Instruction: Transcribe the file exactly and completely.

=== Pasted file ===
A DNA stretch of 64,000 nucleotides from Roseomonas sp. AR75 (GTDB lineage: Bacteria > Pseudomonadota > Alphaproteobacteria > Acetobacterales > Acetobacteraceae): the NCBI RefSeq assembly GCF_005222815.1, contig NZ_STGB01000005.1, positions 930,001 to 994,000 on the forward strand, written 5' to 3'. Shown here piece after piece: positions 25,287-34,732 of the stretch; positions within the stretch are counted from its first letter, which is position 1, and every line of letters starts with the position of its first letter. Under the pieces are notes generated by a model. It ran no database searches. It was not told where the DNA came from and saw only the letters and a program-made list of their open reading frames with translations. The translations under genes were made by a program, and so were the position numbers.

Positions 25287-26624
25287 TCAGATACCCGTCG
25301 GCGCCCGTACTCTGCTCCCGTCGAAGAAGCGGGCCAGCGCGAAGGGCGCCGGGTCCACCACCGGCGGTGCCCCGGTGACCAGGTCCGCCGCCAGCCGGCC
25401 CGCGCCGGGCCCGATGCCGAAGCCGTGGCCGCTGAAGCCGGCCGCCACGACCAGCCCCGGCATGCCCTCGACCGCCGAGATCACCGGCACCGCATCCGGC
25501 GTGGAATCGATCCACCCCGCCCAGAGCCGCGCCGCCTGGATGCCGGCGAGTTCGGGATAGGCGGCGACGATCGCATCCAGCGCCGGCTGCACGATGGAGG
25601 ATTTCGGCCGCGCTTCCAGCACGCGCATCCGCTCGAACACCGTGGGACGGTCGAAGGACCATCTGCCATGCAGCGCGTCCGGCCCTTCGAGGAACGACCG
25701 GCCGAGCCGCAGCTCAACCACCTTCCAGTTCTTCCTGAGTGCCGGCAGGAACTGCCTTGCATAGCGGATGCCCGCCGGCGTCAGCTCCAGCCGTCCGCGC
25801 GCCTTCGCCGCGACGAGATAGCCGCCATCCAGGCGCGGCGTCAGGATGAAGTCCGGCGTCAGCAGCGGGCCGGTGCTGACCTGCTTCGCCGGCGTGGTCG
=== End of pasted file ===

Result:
A DNA stretch of 64,000 nucleotides from Roseomonas sp. AR75 (GTDB lineage: Bacteria > Pseudomonadota > Alphaproteobacteria > Acetobacterales > Acetobacteraceae): the NCBI RefSeq assembly GCF_005222815.1, contig NZ_STGB01000005.1, positions 930,001 to 994,000 on the forward strand, written 5' to 3'. Shown here piece after piece: positions 25,287-34,732 of the stretch; positions within the stretch are counted from its first letter, which is position 1, and every line of letters starts with the position of its first letter. Under the pieces are notes generated by a model. It ran no database searches. It was not told where the DNA came from and saw only the letters and a program-made list of their open reading frames with translations. The translations under genes were made by a program, and so were the position numbers.

Positions 25287-26624
25287 TCAGATACCCGTCG
25301 GCGCCCGTACTCTGCTCCCGTCGAAGAAGCGGGCCAGCGCGAAGGGCGCCGGGTCCACCACCGGCGGTGCCCCGGTGACCAGGTCCGCCGCCAGCCGGCC
25401 CGCGCCGGGCCCGATGCCGAAGCCGTGGCCGCTGAAGCCGGCCGCCACGACCAGCCCCGGCATGCCCTCGACCGCCGAGATCACCGGCACCGCATCCGGC
25501 GTGGAATCGATCCACCCCGCCCAGAGCCGCGCCGCCTGGATGCCGGCGAGTTCGGGATAGGCGGCGACGATCGCATCCAGCGCCGGCTGCACGATGGAGG
25601 ATTTCGGCCGCGCTTCCAGCACGCGCATCCGCTCGAACACCGTGGGACGGTCGAAGGACCATCTGCCATGCAGCGCGTCCGGCCCTTCGAGGAACGACCG
25701 GCCGAGCCGCAGCTCAACCACCTTCCAGTTCTTCCTGAGTGCCGGCAGGAACTGCCTTGCATAGCGGATGCCCGCCGGCGTCAGCTCCAGCCGTCCGCGC
25801 GCCTTCGCCGCGACGAGATAGCCGCCATCCAGGCGCGGCGTCAGGATGAAGTCCGGCGTCAGCAGCGGGCCGGTGCTGACCTGCTTCGCCGGCGTGGTCG